Q: I’m reading a book that uses the phrase “screw the pooch.” I can tell what it means, but I can’t even imagine where it originated.
A: The expression “screw the pooch,” which is another way of saying “screw up,” appeared in writing in the 1970s and may possibly be a couple of decades older, though the evidence for the earlier origin is quite iffy.
The earliest written example we’ve seen is from The All-American Boys, a 1977 memoir by the NASA astronaut Walter Cunningham, written with the assistance of the American journalist and biographer Mickey Herskowitz:
“The accident board convened, took weeks to gather its findings, took months to file a report, and finally confirmed what everyone had assumed: pilot error rather than equipment failure. The betting in the office on the Apollo 17 crew had long since switched—aviators characteristically do not wait for the accident report—‘That sure cinches it for Dick,’ the refrain went. ‘Ol’ Gene just screwed the pooch.’ ”
(Gene Cernan had been involved in a helicopter accident, but it did not affect his scheduled assignment to command Apollo 17. If Cernan had lost the command, Richard F. Gordon Jr. would have replaced him. Dick Gordon had been scheduled to command Apollo 18, but the mission was canceled.)
The Oxford English Dictionary describes “screw the pooch” as a chiefly US colloquial expression that means “to make a (disastrous) mistake; to fail; to spoil or put an end to something,” and compares the usage to the more common phrase “screw up.”
The dictionary says the expression was popularized by Tom Wolfe’s use of it in The Right Stuff, his 1979 book about the space program: “Grissom had just fucked it, screwed the pooch, that was all.”
(The reference is to an incident on July 21, 1961, at the end of the second Mercury mission. After splashdown, the hatch on Gus Grissom’s capsule blew, and he had to jump into the water. Grissom denied causing the hatch to blow.)
The OED, an etymological dictionary based on historical evidence, suggests that “screw the pooch” may “perhaps” be derived from the “coarse slang” American expression “fuck the dog,” which it defines as “(a) to shirk one’s duties or responsibilities; to mess about or waste time; (b) to make a (disastrous) mistake; to fail; to spoil or put an end to something.”
Oxford compares “fuck the dog” to the usual X-rated phrasal verb for failing, “fuck up.” The dictionary’s first citation for the three-word expression is from A World to Win, a 1935 novel by the American writer Jack Conroy:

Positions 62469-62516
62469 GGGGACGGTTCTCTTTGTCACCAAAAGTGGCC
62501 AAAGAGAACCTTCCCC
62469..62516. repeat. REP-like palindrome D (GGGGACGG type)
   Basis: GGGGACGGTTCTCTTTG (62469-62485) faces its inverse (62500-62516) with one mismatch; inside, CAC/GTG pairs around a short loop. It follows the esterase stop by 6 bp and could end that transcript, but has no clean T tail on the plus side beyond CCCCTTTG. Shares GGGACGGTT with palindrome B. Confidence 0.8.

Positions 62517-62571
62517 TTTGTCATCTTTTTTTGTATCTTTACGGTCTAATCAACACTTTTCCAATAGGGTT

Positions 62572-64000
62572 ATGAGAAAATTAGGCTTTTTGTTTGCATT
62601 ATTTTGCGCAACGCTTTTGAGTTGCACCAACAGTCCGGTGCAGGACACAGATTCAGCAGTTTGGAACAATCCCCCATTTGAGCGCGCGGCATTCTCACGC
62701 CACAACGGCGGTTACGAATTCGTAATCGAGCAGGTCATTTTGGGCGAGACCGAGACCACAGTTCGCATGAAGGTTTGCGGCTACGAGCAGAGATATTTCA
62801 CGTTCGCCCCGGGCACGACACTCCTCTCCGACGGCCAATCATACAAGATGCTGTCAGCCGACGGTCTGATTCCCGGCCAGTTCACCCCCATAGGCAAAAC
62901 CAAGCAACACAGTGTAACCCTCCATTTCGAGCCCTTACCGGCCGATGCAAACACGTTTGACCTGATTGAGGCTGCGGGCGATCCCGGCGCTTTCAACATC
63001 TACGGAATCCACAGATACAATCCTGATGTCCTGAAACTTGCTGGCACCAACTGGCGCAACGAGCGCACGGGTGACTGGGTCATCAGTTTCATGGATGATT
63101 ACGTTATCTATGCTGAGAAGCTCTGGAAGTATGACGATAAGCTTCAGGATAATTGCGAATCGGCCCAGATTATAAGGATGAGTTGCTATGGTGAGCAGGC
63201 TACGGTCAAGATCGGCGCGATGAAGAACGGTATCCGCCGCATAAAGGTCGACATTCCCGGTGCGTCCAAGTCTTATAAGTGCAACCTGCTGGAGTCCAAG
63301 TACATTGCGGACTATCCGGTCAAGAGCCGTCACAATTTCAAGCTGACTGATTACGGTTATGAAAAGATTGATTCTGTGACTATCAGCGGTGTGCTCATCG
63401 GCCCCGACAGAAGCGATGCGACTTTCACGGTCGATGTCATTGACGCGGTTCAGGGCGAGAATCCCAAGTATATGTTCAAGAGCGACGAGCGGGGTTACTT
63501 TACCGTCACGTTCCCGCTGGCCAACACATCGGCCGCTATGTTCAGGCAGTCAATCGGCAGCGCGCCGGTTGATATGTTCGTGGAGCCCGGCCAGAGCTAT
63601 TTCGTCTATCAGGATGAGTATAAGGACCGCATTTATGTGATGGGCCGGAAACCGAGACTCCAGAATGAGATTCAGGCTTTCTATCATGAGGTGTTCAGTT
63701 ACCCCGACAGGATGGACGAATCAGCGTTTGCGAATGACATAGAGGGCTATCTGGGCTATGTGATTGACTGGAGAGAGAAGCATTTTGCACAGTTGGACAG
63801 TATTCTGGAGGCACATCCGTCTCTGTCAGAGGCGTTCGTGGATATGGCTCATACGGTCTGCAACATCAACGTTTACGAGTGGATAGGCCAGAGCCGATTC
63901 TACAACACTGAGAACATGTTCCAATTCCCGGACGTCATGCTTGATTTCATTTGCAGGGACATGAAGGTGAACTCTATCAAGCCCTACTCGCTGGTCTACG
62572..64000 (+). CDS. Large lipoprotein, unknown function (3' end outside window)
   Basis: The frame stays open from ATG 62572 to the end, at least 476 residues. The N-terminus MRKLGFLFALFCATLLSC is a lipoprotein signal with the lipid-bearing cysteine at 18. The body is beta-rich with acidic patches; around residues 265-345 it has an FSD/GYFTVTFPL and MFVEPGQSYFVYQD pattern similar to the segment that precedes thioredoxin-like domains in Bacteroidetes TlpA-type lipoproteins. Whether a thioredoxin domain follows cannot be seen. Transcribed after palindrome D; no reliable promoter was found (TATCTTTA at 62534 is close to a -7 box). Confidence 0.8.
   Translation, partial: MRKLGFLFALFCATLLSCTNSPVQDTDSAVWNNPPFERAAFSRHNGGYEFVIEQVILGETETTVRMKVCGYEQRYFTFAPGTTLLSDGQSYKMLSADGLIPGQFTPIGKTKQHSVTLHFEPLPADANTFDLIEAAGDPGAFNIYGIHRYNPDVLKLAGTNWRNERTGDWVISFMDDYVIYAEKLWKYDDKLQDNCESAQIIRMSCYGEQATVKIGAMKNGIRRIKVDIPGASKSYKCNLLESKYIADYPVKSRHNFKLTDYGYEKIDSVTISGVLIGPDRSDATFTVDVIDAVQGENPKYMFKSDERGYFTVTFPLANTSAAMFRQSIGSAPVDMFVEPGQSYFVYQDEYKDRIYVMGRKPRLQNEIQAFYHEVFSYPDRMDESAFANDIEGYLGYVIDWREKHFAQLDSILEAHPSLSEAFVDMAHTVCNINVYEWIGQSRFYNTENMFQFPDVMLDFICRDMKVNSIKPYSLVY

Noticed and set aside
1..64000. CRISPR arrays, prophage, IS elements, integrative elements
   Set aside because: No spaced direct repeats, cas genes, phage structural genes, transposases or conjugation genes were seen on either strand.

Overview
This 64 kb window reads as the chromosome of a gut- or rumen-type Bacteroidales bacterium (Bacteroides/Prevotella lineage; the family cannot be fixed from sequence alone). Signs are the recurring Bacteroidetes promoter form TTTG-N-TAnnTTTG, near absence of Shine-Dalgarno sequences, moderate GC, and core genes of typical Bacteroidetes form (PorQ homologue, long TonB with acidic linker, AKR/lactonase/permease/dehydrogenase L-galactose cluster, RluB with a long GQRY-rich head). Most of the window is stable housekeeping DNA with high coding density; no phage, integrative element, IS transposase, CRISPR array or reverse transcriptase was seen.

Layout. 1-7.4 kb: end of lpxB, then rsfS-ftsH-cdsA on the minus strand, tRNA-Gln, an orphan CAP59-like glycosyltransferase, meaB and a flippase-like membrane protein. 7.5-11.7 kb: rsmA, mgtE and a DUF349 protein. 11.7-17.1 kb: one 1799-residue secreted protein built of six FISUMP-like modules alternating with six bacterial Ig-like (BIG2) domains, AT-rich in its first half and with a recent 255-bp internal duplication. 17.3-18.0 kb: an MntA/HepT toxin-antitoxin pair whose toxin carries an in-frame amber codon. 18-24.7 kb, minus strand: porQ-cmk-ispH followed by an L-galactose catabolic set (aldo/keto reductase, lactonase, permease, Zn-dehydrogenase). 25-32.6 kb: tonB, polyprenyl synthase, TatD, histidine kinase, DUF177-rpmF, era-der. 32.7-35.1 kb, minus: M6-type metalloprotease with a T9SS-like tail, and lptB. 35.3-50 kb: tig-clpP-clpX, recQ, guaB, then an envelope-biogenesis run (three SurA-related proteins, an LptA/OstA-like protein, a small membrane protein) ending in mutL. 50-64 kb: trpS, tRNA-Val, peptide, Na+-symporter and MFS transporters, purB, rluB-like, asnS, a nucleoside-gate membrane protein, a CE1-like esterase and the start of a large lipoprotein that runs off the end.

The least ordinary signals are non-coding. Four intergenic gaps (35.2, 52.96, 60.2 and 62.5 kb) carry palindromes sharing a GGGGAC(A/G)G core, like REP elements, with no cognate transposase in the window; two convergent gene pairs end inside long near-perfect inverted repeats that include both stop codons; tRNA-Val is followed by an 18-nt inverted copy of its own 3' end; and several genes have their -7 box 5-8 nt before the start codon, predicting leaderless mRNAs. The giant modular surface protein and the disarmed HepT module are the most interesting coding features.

“ ‘One of the first things you gotta learn when you’re f——n’ the dog,’ said Leo, ‘is t’ look like you’re workin’ hard enough t’ make yer butt blossom like a rose.’ ”
The Dictionary of American Regional English, in its entry for “fuck the dog,” points readers to the earlier use of the verb “dog” in the sense of “to shirk or not do one’s best, especially on the job; to waste time, loaf; to malinger.”
The first DARE citation for “dog” used this way is from the New York Evening Journal (March 20, 1910): “He [Stanley Ketchel] says that Papke couldn’t beat him in Pittsburg, and that Papke was dogging it at the end.”
(The passage apparently refers to the boxer Billy Papke’s loss to Frank Klaus the year before. Ketchel and Papke fought four times for the Middleweight championship, but not in Pittsburgh. Ketchel won three times, Papke once.)
Getting back to your question, the linguist Ben Zimmer looked into a suggestion that “screw the pooch” originated during a discussion in the spring of 1950 between two students at Yale, Jack May and John Rawlings.
Zimmer tracked down a 2010 memoir by May, An Alphabet of Letters, that describes an exchange in which May chides Rawlings for being late with a school project:
“JACK: You’re late, John, you’re fouling up. You are fucking the dog.
“JOHN: Really, you are so vulgar and coarse, I just don’t want to hear it.
“JACK: You’re still late. Is this better? You are screwing the pooch.
“JOHN: (shrill laughter).”
May goes on to explain that Rawlings enlisted in the Air Force and helped design early prototypes of space suits for chimpanzees on NASA missions. When May saw the film of The Right Stuff in 1983 and heard “screw the pooch,” he was convinced that Rawlings had introduced the expression to the space program. However, May couldn’t confirm this, since Rawlings had died in 1980.
Well, it’s a good story, but we’ll stick with the earliest written evidence: Walter Cunningham’s 1977 memoir of his days in the space program.
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